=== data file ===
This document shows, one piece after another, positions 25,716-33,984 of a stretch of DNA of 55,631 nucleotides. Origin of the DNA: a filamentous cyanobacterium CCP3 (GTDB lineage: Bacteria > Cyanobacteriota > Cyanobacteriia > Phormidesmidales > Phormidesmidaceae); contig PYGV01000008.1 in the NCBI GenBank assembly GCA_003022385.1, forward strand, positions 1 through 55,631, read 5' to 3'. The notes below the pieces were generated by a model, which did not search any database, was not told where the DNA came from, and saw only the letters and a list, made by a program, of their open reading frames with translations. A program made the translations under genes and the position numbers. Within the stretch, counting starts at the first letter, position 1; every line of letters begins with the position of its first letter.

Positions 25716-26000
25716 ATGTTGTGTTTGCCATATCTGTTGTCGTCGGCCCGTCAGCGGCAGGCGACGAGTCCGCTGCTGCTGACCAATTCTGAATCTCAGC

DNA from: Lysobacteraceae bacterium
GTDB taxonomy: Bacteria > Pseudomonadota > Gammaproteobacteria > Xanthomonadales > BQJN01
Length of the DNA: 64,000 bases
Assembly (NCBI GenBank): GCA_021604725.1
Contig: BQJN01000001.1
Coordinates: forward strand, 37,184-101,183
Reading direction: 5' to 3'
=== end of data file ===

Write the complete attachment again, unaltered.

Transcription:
This document shows, one piece after another, positions 25,716-33,984 of a stretch of DNA of 55,631 nucleotides. Origin of the DNA: a filamentous cyanobacterium CCP3 (GTDB lineage: Bacteria > Cyanobacteriota > Cyanobacteriia > Phormidesmidales > Phormidesmidaceae); contig PYGV01000008.1 in the NCBI GenBank assembly GCA_003022385.1, forward strand, positions 1 through 55,631, read 5' to 3'. The notes below the pieces were generated by a model, which did not search any database, was not told where the DNA came from, and saw only the letters and a list, made by a program, of their open reading frames with translations. A program made the translations under genes and the position numbers. Within the stretch, counting starts at the first letter, position 1; every line of letters begins with the position of its first letter.

Positions 25716-26000
25716 ATGTTGTGTTTGCCATATCTGTTGTCGTCGGCCCGTCAGCGGCAGGCGACGAGTCCGCTGCTGCTGACCAATTCTGAATCTCAGC

DNA from: Lysobacteraceae bacterium
GTDB taxonomy: Bacteria > Pseudomonadota > Gammaproteobacteria > Xanthomonadales > BQJN01
Length of the DNA: 64,000 bases
Assembly (NCBI GenBank): GCA_021604725.1
Contig: BQJN01000001.1
Coordinates: forward strand, 37,184-101,183
Reading direction: 5' to 3'